Expert views : ‘i’ or ‘nay’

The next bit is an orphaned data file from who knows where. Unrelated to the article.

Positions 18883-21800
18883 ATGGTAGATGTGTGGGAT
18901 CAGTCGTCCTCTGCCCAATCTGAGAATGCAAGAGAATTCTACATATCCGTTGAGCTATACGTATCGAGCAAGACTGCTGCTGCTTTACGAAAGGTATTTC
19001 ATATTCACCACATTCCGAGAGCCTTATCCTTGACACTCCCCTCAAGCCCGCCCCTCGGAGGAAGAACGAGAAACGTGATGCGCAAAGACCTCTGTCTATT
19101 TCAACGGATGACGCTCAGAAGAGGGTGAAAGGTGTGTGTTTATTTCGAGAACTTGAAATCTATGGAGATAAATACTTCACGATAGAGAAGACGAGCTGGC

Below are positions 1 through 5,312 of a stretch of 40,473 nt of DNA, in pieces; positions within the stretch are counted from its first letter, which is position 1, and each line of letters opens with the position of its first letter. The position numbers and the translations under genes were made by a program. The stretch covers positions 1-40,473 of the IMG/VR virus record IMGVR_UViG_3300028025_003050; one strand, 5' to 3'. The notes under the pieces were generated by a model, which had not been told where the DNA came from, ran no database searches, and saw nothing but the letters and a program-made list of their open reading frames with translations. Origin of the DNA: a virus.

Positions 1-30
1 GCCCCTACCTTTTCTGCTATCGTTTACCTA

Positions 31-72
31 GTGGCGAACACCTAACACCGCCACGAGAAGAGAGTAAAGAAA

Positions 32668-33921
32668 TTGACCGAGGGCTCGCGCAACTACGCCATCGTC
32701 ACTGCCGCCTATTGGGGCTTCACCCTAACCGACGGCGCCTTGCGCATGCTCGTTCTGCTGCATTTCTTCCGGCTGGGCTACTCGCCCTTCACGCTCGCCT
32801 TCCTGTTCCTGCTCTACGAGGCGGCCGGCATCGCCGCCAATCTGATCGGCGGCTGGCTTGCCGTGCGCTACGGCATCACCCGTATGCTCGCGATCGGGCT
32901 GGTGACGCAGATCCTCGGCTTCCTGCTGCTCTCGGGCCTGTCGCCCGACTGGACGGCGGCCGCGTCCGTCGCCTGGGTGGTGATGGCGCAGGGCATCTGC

THE iPad may be well on its ascent to the education hall of fame, but Datuk Dr Chiam Heng Keng, the president of Malaysia’s Early Childhood Care and Education (ECCE) Council, is not buying into the trend.   “I’m a little concerned when I see young children using the iPad as so little research has been done on the amount of radiation they are exposed to while using one. I have seen young children reading from it, but I think they’re interested simply because it is a novelty to them. I’m not sure if it really facilitates the learning process,” Dr Chiam says, adding that she certainly prefers more traditional modes like books.   “The over-dependence on gadgets defines the limits of social development in children. The real danger is when we think that such tools can replace parents and people,” warns the head of the ECCE Council under the Government’s Economic Transformation Programme.   She argues that technology lacks the human factor that is crucial for child development. “Research has shown that in order for neurons (an electrically excitable cell that processes and transmits information by electrical and chemical signalling) to connect, physical interaction between human beings has to occur. Electrical devices do not produce the same effect.   “Another thing is, you can’t get facial expressions from a virtual device; facial expressions actually help promote the connection of neurons, which support brain development,” she explains.   Though she disagrees with utilising the iPad as a learning tool for children, Dr Chiam acknowledges its positive effects. “It does support the cognitive development in children although it fails to address other areas such as the physical, social and emotional aspects. Parents should make it a point to spend time with their kids to ensure a more holistic development.”   A simulated environment is also unhealthy for the physical development of kids, she reminds. “When a pseudo-environment takes the place of real-life activities that entail physical interaction and imagination, physical development is compromised.”   Yen Seaw Yoke, the principal of UCMAS, a Kuala Lumpur-based education facility that specialises in programmes that support children’s brain development in abacus and mental arithmetic, also prefers more conventional learning tools.   Yen, who deals with children aged three to six, says: “Children typically learn the alphabet at ages three to four and start to understand full sentences from four to five.”   She does not encourage using the iPad as a learning facility. She reckons it lacks the human touch. “For example, there is no one to correct them if they make any mistakes. It’s also bad for the eyes. Books make better learning materials for young kids.”   At her centre, Yen uses placards and projectors with her pupils. They have computer lessons once a week.   Sarah Tan, principal of Madeleine Kindergarten in Petaling Jaya, Selangor, has a different take on the subject.   “I think any method or instrument that can interest kids in learning is a good thing. An iPad would, of course, interest most kids to see what is being taught,” she says.   The preschool for children aged between three and six conducts lessons with the SMART Board, an interactive wide-screen whiteboard with multi-touch capabilities.   “It’s akin to a giant iPad that lets us do stuff like write notes and put up pictures. I think getting them to deal with technology at a young age is a good start for the children in these technology-driven times,” she notes.   But Tan admits that she isn’t sure about the long-term effects of using electronic gadgets such as the iPad. “It is not entirely affordable for all families. Plus, kids can become more demanding and that can be a burden to the family.”   Educational psychologist Kenneth Phun Thean Ming, who is the head of the psychology department and senior lecturer from the Faculty of Behavioural Sciences at HELP University College, Kuala Lumpur, is optimistic about the iPad’s role as a viable learning instrument.   “The iPad is a wonderful vehicle that infuses fun with learning. The magnitude of interactive apps that have been created for educational purposes also stimulates the learning process because it offers a multi-sensorial experience for the learner,” he explains.   “Toddlers are generally able to recognise symbols and understand that they represent specific meanings, by age two to three. But the learning process is also influenced by mental and emotional factors.   “The level and duration of engagement they have with their learning materials or techniques enhance the learning experience so it is possible for children to learn faster if they are constantly engaged in something they find enjoyable.”   Phun believes that engaging the use of sophisticated learning facilities at a young age offers an early foray into the world of technology, which is a skill that no child can do without in this day and age.   But he hastens to add that “uncontrolled usage of any electrical device can lead to possible addiction problems as well as vision-related deficiencies due to poor viewing habits”.   “It can also lead to an over-reliance on technology, which shuts out interaction with the ‘real’ world. As such, this could result in alienation from society and exacerbate social dysfunction.”   With its plethora of kid-friendly apps, the iPad, without a doubt, makes a nifty, easy-learning facility whose interactive and glossy audio-visual features are among its selling points.   But as the adage “every rose has its thorn” goes, it is worth noting the limitations and potential perils the iPad could pose, especially in areas concerning the physical and social development of young children.   In the case of electronic device usage, parents would do well to remember that too much of a good thing can sometimes be bad … as Albus Dumbledore of Harry Potter fame says: “Use it wisely.”